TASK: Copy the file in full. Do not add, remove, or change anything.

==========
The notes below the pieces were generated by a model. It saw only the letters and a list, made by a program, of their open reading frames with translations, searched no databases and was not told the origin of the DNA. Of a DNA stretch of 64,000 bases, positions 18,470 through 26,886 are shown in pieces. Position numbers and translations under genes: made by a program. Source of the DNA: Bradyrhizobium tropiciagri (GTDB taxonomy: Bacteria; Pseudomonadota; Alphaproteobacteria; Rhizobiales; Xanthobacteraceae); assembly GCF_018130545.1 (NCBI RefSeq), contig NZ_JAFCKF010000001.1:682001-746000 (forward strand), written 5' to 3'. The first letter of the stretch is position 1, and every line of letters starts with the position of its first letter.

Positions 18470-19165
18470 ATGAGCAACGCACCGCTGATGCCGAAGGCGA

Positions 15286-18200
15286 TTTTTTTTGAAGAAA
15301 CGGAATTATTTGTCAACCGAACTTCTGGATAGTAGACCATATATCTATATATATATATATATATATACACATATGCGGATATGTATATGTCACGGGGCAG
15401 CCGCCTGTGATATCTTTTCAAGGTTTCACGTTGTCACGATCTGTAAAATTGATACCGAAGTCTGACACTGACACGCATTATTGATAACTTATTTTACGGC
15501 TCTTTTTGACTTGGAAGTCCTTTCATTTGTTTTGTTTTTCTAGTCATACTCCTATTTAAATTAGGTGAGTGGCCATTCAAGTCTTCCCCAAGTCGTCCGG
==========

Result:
The notes below the pieces were generated by a model. It saw only the letters and a list, made by a program, of their open reading frames with translations, searched no databases and was not told the origin of the DNA. Of a DNA stretch of 64,000 bases, positions 18,470 through 26,886 are shown in pieces. Position numbers and translations under genes: made by a program. Source of the DNA: Bradyrhizobium tropiciagri (GTDB taxonomy: Bacteria; Pseudomonadota; Alphaproteobacteria; Rhizobiales; Xanthobacteraceae); assembly GCF_018130545.1 (NCBI RefSeq), contig NZ_JAFCKF010000001.1:682001-746000 (forward strand), written 5' to 3'. The first letter of the stretch is position 1, and every line of letters starts with the position of its first letter.

Positions 18470-19165
18470 ATGAGCAACGCACCGCTGATGCCGAAGGCGA

Positions 15286-18200
15286 TTTTTTTTGAAGAAA
15301 CGGAATTATTTGTCAACCGAACTTCTGGATAGTAGACCATATATCTATATATATATATATATATATACACATATGCGGATATGTATATGTCACGGGGCAG
15401 CCGCCTGTGATATCTTTTCAAGGTTTCACGTTGTCACGATCTGTAAAATTGATACCGAAGTCTGACACTGACACGCATTATTGATAACTTATTTTACGGC
15501 TCTTTTTGACTTGGAAGTCCTTTCATTTGTTTTGTTTTTCTAGTCATACTCCTATTTAAATTAGGTGAGTGGCCATTCAAGTCTTCCCCAAGTCGTCCGG